Book health & wellness appointments instantly


Mugwort to the rescue at your body's pressure points.

By Zeel Editorial Staff, Last updated: August 9, 2016

Moxibustion (sometimes just called moxa) is similar to acupuncture, except that instead of stimulating points on the body with inserted needles, these points are stimulated with the burning of mugwort, a medicinal herb, on top of a tiny cone. Moxibustion may be indirect, when the burning herb is held about an inch above pressure points, or direct, during which the cone is placed on the skin.

The origins of moxibustion: The origins of moxibustion are lost in time, though its use was first recorded in China during the Shang dynasty, from 1,600 to 1,100 BC.

Benefits Of Moxibustion

Moxibustion is meant to work by applying heated energy to the nerve meridians in the body. The burning herb warms the meridians and smooths the flow of qi. Traditionally, moxibustion is used to treat colds. The therapy has also been shown to have salutary effects on premenstrual pain. One study by the American Medical Association even suggests that moxibustion may shift breech babies into a better position prior to childbirth.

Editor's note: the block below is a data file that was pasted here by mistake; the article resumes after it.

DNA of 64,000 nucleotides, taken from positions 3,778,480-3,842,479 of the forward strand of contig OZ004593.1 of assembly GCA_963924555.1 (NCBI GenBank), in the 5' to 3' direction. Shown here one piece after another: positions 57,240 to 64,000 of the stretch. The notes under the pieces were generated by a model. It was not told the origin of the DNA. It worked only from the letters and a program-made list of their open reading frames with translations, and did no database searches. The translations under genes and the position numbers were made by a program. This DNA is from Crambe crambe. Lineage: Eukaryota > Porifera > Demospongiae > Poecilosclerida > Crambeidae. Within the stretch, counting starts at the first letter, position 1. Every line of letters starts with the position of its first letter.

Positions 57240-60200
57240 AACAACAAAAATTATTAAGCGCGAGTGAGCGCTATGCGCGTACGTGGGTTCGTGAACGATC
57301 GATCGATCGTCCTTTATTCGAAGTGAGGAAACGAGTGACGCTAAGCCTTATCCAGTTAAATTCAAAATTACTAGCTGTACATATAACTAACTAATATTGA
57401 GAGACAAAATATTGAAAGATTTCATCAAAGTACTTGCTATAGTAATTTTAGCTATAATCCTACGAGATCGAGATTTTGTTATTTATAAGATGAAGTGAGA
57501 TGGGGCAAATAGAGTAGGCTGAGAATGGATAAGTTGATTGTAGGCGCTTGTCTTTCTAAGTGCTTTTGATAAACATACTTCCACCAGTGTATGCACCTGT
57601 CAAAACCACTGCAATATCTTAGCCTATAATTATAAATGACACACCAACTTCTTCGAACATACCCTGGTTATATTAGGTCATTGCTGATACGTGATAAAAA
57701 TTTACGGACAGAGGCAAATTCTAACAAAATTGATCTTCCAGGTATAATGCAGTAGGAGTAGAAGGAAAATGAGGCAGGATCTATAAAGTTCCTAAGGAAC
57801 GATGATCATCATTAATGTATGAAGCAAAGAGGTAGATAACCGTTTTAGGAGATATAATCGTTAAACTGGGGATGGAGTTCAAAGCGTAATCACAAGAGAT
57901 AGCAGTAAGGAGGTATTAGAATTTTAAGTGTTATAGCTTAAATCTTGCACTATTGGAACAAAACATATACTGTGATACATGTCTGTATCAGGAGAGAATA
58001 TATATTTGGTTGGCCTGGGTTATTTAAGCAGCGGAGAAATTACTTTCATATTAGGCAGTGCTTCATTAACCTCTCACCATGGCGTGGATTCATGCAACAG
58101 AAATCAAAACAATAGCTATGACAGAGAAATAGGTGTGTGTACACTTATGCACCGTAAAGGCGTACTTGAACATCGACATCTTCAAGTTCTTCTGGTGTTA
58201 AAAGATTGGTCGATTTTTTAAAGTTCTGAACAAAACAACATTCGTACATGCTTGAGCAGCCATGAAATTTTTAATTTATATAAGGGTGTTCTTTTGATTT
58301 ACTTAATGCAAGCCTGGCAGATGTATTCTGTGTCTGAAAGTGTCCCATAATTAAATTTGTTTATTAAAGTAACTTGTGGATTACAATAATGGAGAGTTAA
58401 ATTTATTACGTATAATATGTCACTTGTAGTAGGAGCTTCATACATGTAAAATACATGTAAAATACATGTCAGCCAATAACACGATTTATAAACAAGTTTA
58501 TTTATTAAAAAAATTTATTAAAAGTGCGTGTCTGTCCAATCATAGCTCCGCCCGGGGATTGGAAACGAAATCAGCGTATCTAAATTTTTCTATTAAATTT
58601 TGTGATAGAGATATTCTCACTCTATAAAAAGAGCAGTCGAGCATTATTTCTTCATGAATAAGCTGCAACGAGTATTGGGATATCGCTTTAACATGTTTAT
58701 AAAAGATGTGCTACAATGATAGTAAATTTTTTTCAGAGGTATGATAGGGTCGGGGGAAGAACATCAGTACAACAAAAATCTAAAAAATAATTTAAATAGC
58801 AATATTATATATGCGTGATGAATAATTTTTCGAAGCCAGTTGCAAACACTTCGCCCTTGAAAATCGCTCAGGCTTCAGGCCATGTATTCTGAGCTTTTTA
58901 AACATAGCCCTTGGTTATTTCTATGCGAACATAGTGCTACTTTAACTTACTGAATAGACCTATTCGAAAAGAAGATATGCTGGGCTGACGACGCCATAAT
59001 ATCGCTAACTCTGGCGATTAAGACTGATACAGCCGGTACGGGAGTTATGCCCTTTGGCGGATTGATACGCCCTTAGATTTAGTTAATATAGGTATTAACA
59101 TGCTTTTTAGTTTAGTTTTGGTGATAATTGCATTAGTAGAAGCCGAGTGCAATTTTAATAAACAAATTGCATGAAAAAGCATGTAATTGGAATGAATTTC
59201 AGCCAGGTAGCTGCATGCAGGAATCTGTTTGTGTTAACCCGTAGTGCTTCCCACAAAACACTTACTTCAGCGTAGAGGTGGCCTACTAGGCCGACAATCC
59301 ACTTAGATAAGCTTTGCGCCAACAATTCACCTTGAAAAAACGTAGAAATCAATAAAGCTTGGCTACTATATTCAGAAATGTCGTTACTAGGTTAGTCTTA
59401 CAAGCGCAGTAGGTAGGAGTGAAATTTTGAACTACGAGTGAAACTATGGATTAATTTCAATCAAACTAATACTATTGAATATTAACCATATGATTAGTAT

What To Expect

During a typical moxibustion session, heat is applied to pressure points on the body and meridians with burning moxa sticks (filled with mugwort, a traditional healing herb). These sticks are either held an inch from the body or actually placed on the meridians; they may or may not be removed before burning down entirely. Moxibustion generally feels relaxing and is not uncomfortable.

Recommended sessions: One session normally suffices for a cold, though several may be needed for more serious physical conditions, like a breech baby.

Preparation: Make sure to tell your practitioner if you are pregnant or asthmatic. Non-smoking moxa candles are available for those with breathing issues.


Moxibustion may cause miscarriage, especially earlier in pregnancy. For this reason it is not approved in Germany. The smoke from the burning herb can cause breathing difficulties in asthmatics. If the mugwort is accidentally allowed to burn down to the skin, the skin may be burned or even scarred. Other side effects include fatigue and dizziness.

Who wouldn't benefit: Pregnant women should not have moxibustion unless cleared by a doctor.

Find licensed and certified experts who offer moxibustion near you